On Tue, Sep 17, 2013 at 12:46:06PM +0200, Jörn Nettingsmeier wrote:
> On 09/17/2013 04:37 AM, Eric Wong wrote:
The primary tools to measure an A/D or D/A (that's what it amounts
to, the rest just be pretty transparent in any recorder) are jaaa
and jnoisemeter. Both were explicitly designed for the job.
> but all these measurements either rely on reference gear to produce
I you have a good quality audio card it is perfectly possible to
use this as a signal source. First measure it separately, so you
have an idea of the limits of what you can do using it. For some
measurements you also need to calibrate it using a true RMS audio
voltmeter which you can beg, steal or borrow.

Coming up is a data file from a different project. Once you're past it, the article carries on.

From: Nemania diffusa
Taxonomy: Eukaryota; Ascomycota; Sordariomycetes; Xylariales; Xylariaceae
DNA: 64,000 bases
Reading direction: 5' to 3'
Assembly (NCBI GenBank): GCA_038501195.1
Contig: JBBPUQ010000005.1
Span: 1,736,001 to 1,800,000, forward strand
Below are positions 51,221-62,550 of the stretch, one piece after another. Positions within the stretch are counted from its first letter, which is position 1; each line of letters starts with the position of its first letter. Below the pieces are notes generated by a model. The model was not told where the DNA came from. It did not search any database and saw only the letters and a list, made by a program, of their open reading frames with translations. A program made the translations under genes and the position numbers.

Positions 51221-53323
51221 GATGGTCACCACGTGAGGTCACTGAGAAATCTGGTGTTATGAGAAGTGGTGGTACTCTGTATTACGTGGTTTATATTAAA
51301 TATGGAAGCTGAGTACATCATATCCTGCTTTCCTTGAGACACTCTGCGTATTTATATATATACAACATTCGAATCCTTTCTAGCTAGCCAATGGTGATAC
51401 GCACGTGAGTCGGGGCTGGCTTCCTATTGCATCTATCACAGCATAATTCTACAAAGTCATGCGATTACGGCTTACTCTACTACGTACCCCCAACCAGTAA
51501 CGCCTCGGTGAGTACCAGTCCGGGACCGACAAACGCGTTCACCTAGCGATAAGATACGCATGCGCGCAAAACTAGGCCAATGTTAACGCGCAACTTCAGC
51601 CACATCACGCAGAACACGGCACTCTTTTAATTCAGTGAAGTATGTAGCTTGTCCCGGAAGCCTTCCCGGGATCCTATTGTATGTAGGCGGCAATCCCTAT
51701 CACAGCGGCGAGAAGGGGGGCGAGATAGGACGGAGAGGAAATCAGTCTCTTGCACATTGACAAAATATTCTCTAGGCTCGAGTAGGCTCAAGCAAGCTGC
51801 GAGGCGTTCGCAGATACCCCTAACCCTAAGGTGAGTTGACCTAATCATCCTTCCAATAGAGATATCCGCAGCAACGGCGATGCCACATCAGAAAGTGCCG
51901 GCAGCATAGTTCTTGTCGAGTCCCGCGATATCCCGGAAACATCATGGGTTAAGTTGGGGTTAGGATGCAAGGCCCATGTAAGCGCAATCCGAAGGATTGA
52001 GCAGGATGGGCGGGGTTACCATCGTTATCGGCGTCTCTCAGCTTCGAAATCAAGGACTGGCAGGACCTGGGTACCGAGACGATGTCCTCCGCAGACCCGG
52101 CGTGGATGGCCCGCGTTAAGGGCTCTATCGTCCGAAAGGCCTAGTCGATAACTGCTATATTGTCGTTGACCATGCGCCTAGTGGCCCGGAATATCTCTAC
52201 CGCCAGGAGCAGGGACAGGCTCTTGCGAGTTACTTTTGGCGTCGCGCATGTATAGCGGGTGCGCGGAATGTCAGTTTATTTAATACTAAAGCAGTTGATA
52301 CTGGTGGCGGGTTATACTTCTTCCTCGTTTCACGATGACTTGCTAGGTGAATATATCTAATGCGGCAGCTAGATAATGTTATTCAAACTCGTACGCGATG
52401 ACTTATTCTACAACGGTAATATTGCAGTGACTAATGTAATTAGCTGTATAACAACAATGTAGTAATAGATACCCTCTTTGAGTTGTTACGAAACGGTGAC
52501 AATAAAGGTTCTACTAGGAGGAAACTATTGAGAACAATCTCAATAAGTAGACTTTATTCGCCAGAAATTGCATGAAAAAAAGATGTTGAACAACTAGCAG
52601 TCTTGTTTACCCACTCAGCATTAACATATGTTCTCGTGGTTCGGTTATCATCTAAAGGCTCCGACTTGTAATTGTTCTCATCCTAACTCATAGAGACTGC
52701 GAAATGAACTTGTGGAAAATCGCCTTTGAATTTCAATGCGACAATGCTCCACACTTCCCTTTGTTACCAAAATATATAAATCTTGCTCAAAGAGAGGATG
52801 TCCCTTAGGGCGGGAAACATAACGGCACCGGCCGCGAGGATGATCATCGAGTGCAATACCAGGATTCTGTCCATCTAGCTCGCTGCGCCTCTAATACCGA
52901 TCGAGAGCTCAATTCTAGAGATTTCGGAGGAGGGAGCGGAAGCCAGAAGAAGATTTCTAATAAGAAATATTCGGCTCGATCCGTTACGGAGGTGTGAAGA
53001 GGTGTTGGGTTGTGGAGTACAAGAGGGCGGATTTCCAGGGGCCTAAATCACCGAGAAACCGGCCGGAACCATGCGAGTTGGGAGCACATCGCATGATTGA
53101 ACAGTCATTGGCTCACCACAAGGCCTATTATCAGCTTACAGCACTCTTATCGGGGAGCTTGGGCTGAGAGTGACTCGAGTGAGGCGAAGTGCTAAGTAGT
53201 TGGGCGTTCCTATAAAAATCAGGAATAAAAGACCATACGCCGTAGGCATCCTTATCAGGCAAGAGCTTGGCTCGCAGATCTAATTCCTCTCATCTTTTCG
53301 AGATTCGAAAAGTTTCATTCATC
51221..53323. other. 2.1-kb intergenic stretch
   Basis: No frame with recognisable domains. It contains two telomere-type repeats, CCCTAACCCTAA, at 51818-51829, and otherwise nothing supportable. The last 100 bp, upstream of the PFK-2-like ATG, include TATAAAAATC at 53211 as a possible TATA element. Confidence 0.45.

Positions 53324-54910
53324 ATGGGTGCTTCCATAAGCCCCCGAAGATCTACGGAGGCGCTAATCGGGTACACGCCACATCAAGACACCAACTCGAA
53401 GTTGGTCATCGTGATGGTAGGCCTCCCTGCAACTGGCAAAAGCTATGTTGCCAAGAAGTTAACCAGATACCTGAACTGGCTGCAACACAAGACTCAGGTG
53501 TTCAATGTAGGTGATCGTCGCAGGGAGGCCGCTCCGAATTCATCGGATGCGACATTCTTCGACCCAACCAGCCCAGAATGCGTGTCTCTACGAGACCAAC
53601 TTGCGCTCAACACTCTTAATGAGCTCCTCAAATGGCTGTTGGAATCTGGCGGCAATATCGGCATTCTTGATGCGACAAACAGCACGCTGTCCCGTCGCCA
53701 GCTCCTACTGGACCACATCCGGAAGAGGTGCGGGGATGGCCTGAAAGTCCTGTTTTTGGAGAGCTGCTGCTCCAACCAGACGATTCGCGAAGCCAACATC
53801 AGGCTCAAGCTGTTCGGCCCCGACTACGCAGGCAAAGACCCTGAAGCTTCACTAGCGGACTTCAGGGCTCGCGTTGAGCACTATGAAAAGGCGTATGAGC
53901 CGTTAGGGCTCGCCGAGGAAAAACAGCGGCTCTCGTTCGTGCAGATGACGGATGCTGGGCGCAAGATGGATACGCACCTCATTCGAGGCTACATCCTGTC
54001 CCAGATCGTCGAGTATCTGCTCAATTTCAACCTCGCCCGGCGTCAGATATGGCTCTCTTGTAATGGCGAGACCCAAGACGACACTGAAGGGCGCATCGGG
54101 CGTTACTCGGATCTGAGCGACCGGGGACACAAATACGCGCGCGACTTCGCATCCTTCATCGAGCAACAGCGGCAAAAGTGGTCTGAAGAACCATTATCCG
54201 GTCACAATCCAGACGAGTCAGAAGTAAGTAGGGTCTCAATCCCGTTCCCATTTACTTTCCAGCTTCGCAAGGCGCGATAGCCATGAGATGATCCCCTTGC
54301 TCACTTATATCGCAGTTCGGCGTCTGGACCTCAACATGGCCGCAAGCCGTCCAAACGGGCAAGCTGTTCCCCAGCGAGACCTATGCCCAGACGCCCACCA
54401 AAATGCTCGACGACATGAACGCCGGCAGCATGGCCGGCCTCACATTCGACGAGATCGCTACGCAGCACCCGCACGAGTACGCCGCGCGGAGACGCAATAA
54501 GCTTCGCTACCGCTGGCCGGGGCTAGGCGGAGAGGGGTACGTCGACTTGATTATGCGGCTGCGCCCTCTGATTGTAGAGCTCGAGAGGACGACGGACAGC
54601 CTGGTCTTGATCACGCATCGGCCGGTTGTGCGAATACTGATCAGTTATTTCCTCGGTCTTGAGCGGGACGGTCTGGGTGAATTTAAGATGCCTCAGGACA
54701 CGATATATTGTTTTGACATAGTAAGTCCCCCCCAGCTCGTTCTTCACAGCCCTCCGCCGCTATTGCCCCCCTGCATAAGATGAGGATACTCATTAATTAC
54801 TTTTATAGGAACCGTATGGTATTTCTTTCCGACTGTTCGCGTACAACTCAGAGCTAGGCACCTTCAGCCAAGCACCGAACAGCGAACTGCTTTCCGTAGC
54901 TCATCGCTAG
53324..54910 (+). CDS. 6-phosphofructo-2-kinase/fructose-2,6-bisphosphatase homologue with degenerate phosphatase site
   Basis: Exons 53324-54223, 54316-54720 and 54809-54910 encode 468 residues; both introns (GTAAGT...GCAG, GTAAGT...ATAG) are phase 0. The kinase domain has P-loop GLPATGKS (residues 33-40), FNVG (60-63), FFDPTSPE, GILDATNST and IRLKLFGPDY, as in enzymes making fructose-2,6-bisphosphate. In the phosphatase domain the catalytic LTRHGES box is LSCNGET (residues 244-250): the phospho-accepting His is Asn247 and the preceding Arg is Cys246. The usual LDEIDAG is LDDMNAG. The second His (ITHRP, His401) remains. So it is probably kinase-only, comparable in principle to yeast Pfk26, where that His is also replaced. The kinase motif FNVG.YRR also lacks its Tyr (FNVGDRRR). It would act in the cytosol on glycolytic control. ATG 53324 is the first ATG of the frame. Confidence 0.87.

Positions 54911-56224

You may need some simple HW: passive attenuators (three resistors),
and plugs or test cables to short-circuit inputs. For the rest you
need to perfectly understand *what* you try to measure, and have
a very systematic approach to doing it.
> there's an old saying in german which unfortunately doesn't
99% percent of false results are due tp lack of understanding, and
failing to verify basic things such as levels.
A world of exhaustive, reliable metadata would be an utopia.
It's also a pipe-dream, founded on self-delusion, nerd hubris
and hysterically inflated market opportunities. (Cory Doctorow)
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